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The Planet
Board Elects Ferenstein to Lead Club

By Kim Todd

Jennifer FerensteinIn May, the Sierra Club Board of Directors selected its new president: Jennifer Ferenstein of Missoula, Mont.

The youngest woman to serve as Club president - she's 36 - Ferenstein is also the first to represent the Northern Rockies region. An avid outdoor enthusiast, she got the news that she had been elected to the board in 1998 when, after rafting the San Juan River in Utah, she called her home phone to find a flurry of messages of congratulations.

Drawn to the Sierra Club by its ability to bring the wildlands issues she cares about to a national level, Ferenstein has been deeply involved in efforts to pass the Northern Rockies Ecosystem Protection Act. In addition to serving as a leader with the Montana Chapter and the board, she has taught for the Wild Rockies Field Institute, tracked and studied golden eagles and worked for the Montana Environmental Information Center.

The Planet caught up with her in early summer, as she was settling into the president's office at national headquarters in San Francisco.

Planet: What project that you've worked on so far has given you the most satisfaction?

Ferenstein: I helped stop a timber sale on the Salmon-Challis National Forest in Idaho. It was called the"Black Pepper" timber sale and on the cover of the draft document it had a picture of this pepper shaker with all these animals coming out of it. I wrote an administrative appeal, and helped stopped the sale because it cut into a roadless area and they hadn't done adequate analysis. That was one of the most rewarding things I did because I could go back to the place where the timber sale had been scheduled and see the results of my work.

Planet: What do you hope to accomplish as president?

Ferenstein: I'm looking forward to making substantial long-term shifts in policy. While blocking the timber sale was satisfying, at the same time, it made me more aware that those types of victories are transient. Until you change the underlying policies, those battles are just going to happen over and over again. For example, getting the roadless rule to stick is an incredibly important first step in getting long-term wildlands protection.

Planet: When you worked as natural resource advisor to Montana gubernatorial candidate Mark O'Keefe, attack ads painted you as a "radical environmentalist" because of your involvement with the Club. What are some ways the Club can diffuse that hostility, particularly in rural areas?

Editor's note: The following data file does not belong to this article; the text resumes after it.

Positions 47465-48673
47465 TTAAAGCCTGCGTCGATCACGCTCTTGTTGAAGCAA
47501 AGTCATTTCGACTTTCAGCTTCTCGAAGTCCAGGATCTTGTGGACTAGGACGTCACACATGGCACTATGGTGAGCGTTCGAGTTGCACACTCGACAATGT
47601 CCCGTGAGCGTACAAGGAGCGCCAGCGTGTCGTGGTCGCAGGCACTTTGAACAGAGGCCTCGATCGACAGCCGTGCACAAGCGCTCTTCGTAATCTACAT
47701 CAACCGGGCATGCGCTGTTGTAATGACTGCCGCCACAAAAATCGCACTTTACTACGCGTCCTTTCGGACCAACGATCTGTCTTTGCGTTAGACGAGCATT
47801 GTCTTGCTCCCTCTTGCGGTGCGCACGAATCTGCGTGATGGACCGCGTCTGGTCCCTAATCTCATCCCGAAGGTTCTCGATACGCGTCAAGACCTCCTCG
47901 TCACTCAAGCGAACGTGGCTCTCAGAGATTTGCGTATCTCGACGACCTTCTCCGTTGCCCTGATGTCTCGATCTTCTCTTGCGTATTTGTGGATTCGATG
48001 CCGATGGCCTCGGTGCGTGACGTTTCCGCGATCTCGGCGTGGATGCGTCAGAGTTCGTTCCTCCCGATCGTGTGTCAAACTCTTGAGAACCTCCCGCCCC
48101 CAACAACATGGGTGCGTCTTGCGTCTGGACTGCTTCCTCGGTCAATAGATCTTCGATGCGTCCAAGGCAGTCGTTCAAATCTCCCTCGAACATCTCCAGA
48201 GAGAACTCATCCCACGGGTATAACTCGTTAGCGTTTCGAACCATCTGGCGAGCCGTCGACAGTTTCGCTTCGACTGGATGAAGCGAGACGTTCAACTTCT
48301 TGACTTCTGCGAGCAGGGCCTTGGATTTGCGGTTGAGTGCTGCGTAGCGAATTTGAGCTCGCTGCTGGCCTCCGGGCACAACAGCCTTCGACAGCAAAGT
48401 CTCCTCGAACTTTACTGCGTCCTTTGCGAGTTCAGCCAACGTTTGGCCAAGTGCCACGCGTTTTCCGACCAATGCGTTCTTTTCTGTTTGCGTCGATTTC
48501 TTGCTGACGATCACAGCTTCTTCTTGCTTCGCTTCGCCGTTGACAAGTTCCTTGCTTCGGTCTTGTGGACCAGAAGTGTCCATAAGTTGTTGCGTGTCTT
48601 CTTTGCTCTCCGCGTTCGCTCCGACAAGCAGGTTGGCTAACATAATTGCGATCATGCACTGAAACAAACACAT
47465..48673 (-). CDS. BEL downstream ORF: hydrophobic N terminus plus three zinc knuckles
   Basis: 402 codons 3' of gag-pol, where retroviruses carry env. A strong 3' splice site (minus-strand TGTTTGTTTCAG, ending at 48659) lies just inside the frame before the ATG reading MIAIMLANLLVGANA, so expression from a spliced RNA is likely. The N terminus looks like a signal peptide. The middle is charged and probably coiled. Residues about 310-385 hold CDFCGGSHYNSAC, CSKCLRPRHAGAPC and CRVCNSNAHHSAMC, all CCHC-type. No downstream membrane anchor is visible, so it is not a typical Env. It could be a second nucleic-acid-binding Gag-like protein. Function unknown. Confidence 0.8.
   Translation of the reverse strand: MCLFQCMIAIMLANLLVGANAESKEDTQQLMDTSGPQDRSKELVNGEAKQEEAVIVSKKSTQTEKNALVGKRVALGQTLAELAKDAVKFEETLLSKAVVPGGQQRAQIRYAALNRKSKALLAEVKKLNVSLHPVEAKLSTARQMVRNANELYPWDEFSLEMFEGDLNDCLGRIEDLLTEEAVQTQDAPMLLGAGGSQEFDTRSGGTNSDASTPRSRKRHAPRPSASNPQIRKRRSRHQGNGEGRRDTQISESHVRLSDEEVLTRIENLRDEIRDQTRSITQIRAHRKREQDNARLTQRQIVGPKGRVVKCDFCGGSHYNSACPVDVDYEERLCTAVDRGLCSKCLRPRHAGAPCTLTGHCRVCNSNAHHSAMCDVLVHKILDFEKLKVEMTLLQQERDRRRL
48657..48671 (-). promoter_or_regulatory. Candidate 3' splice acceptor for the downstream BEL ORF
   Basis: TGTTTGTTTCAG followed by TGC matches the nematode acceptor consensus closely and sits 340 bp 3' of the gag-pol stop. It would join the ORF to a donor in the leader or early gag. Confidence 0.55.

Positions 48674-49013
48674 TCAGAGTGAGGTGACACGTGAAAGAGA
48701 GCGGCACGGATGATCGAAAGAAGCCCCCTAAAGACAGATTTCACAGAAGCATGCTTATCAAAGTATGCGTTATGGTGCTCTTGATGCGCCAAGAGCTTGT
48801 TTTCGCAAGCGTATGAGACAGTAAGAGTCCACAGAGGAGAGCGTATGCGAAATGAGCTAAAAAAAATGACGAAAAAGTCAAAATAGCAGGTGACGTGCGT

Ferenstein: We have to put a more human face on the Sierra Club. There are interests out there - the so-called Wise Use movement is one - that benefit from vilifying environmentalists. We need to debunk the myths that environmentalists are to be held responsible for the changing economic conditions that affect all parts of the country, from the "energy crisis," to the listing of certain endangered species, to commercial logging on public lands. The reality is that it has a lot to do with increased globalization of markets and subsidies to industries that end up hurting small family farmers and small mills.

It's up to the Sierra Club to help people feel like they can make a difference. We need to be good neighbors and reach out to people in rural communities; we always have to be out there with real solutions and vision. We also have to support people who want to stand up and promote environmental values in their communities because in some places in the country there is a real atmosphere of violence and intimidation.

Planet: Can you think of a specific time where you were able to change someone's mind about the Club?

Ferenstein: I feel like I change people's minds all the time just by talking with them. For example, the other night I was picking someone up at the airport in Missoula and I was talking to the security guard. He asked me what I did and I said I was president of the Sierra Club. Then he asked if I had any tree spikes in my pocket. I ended up having a great conversation with him, explaining that no, the Sierra Club isn't an eco-terrorist organization. He also thought we were anti-gun, and I told him that we represent a very diverse membership base, some of whom are hunters, and that we're out there to protect habitat for a variety of uses. I'm sure he doesn't think the same of the Sierra Club as he did before.


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